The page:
The authors declare that they have no competing interests.
MAM, MVZ and ACCM contributed to the conception and design of the present study and analysis plan. MAM, MVZ and AV analyzed the data with feedback from all authors. MAM, MVZ and AV also wrote the manuscript. MAM, SMAC and TSO contributed to the acquisition of data. All authors contributed to the interpretation of the data and to critical review of the manuscript. All authors read and approved the final manuscript.
Sarcopenia and obesity have been independently associated with physical function decline, however little information is currently available on the relationship between sarcopenic obesity and physical performance, mainly in middle aged women. The present study aims to estimate the prevalence of sarcopenic obesity and to explore the relationship between sarcopenic obesity and physical performance in middle-aged women from Northeast Brazil.
A cross-sectional study of women (40–65 years) living in Parnamirim, a city in Northeast Brazil (n = 491). Physical performance was assessed by grip strength, knee extensor and flexor strength (isometric dynamometry), gait speed, and chair stands. Using bioelectrical impedance analysis (BIA), appendicular skeletal muscle mass divided by height squared (kg / m2) was used to define sarcopenia. Waist circumference ≥ 88 cm was defined as abdominal obesity. Sarcopenic obesity was defined as the coexistence of obesity and sarcopenia. The physical performance outcomes were regressed in four groups defined by combinations of sarcopenia and obesity, adjusting for potential confounders (age, education and menopausal status).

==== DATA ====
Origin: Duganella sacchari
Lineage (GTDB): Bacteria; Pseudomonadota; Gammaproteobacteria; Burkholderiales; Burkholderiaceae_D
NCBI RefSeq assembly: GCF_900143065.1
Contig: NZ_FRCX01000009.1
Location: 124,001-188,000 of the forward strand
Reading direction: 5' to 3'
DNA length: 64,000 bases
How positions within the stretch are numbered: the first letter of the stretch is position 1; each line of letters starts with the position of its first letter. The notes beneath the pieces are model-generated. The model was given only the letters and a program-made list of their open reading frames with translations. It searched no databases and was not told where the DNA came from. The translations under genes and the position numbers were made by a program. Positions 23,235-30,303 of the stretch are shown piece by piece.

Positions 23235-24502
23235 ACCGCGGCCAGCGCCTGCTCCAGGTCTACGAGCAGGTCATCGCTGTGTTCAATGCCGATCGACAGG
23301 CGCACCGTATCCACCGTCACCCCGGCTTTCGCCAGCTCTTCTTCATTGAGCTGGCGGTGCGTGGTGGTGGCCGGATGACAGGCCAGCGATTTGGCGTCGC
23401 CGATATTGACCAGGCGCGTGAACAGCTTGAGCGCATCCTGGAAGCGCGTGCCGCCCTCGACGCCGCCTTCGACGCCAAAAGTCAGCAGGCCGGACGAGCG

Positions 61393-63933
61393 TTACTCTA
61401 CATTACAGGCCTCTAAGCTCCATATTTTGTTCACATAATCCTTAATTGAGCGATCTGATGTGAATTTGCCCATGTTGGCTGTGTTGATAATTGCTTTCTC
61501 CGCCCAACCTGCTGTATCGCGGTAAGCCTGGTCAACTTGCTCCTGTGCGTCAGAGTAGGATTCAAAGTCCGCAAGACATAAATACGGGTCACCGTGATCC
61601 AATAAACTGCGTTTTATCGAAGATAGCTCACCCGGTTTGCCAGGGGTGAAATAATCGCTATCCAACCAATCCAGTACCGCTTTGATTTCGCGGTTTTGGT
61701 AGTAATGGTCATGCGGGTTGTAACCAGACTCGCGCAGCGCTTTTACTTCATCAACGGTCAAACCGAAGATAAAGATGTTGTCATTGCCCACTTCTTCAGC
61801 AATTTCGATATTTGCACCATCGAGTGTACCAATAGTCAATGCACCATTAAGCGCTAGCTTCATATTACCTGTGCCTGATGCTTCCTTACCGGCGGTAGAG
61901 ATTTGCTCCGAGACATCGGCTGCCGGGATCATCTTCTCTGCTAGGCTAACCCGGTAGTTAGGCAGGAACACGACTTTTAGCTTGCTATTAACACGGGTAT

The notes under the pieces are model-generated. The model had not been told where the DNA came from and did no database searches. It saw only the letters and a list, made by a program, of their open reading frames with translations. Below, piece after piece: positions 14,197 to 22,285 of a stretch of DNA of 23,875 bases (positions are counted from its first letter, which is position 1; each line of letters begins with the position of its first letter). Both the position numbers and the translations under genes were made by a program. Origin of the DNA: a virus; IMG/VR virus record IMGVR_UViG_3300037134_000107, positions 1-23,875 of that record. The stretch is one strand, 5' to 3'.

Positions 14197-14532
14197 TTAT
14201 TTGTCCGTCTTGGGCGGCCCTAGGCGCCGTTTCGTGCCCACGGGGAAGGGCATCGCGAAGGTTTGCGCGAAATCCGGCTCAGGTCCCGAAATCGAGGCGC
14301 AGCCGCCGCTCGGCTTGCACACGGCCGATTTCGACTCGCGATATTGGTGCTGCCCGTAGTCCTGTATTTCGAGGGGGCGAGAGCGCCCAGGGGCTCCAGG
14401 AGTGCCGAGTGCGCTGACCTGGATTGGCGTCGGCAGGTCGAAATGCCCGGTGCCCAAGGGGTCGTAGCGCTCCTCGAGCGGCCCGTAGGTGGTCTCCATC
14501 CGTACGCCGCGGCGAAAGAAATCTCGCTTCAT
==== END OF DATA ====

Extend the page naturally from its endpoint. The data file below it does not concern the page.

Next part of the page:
Prevalence rates of the four obesity-sarcopenia groups were: Sarcopenic obesity (7.1 %), obesity (67.4 %), sarcopenia (12.4 %) and normal (13 %). Women with sarcopenic obesity had significantly lower grip strength, weaker knee extension and flexion and longer time to raise from a chair compared with non-obese and non-sarcopenic women (p.values < 0.001). Except for the chair stands, these statistically significant differences were also found between sarcopenic obese and obese women. There was no significant difference for gait speed across the four groups (p = 0.50).
Sarcopenic obesity was present in 7 % of this population of middle-aged women from Northeast Brazil and it was associated with poor physical performance. Sarcopenic obesity may occur in middle-aged women with performance limitations beyond pure sarcopenia-related muscle mass or obesity alone.